Ugu explains seasonal beach closures

2018-04-19 06:00

OVER the festive season swimming and recreational activity was prohibited in some of South Coast beaches due to contamination, however, the municipality said the contamination was not from a sewage spill.

At the end of March, both Ramsgate and Uvongo lagoons were closed as a precautionary measure.

Ugu District Municipality then notified the public on their municipal talk page on Facebook saying that tests are being done on a daily basis and the community will be notified when the beaches and lagoons are open for swimming and recreational activities.

In the last update on April 7, Ugu posted a notice on the Facebook talk page saying Uvongo beach is opened for swimming, however, the lagoon still remains closed.

Ugu was contacted to specify what the contamination was. Ugu spokesperson France Zama said during the festive season, swimming areas of beaches and lagoons were sampled daily by the Environmental Health Department to monitor the quality of marine waters in accordance with the South African Water Quality Guidelines for Coastal Marine Waters, using microbiological indicators, which is the E. coli count.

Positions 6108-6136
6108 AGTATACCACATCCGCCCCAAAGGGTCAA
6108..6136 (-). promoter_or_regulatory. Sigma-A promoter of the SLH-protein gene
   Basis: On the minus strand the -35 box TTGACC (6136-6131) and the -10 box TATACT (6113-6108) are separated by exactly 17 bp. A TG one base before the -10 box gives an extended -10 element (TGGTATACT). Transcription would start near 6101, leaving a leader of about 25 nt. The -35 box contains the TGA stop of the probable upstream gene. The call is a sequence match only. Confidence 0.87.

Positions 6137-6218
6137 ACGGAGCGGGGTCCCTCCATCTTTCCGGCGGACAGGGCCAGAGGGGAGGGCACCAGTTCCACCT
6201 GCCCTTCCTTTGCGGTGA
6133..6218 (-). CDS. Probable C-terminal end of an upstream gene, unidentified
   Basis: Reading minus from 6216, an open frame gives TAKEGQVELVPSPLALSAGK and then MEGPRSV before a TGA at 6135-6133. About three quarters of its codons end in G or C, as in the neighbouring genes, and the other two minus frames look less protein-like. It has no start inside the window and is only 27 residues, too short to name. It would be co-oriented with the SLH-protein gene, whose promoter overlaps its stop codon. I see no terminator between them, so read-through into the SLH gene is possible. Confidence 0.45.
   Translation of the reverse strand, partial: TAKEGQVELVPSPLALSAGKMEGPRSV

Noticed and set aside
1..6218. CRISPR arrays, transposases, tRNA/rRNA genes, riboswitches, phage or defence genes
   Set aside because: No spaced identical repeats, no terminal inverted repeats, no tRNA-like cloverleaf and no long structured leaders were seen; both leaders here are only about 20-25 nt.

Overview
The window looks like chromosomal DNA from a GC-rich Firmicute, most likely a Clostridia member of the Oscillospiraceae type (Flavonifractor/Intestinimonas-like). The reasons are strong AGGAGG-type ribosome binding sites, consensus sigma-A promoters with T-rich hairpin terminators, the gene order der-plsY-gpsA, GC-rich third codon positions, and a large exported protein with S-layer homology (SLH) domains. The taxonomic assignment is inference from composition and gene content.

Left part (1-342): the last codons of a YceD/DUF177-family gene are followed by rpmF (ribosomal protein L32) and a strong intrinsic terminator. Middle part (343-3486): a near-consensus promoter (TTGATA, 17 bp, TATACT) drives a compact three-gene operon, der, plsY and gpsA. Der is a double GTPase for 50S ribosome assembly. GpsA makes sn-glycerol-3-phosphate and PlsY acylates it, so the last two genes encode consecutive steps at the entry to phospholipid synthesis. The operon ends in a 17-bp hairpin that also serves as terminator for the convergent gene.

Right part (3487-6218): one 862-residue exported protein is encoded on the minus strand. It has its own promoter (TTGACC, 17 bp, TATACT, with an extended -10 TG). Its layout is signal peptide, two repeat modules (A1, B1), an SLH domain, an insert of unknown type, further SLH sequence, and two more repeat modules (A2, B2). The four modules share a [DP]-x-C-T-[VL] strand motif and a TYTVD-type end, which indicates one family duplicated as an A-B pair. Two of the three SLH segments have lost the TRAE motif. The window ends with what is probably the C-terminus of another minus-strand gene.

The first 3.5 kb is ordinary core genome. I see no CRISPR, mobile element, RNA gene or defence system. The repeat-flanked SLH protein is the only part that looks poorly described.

This count is used to identify the risk to public health from possible disease-causing bacteria, viruses and protozoa in the coastal waters.

Zama said when the beach is closed it means the E. coli count found is threshold (unacceptable) in terms of the above guidelines and it is closed as a precautionary measure for recreational purposes.

“Sampling of high risk areas is intensified to monitor the E. coli levels and then the beach is reopened when results are in compliance.”

“The lagoons were closed due to results fluctuating as rivers traverse many properties and flow downstream inevitably resulting in impurities entering the rivers and tributaries and contribute to non-compliance for recreational purposes.

Recent rains also attributed to high E. coli counts.

Due to the E. coli count in the lagoon and rivers fluctuating regularly, all lagoons were considered to be unsafe as we were unable to guarantee the safety of the water for recreational purposes.

However, the beaches and lagoons were sampled regularly to monitor E. coli counts.” said Zama.

Zama said warning signs were conspicuously displayed at strategic points at lagoons, sensitising the public over and above this communication of closures of lagoons and beaches communicated via our Facebook page and those of the affected local municipalities.

“Currently, beaches are open for recreational purposes and lagoons do remain closed.” said Zama.

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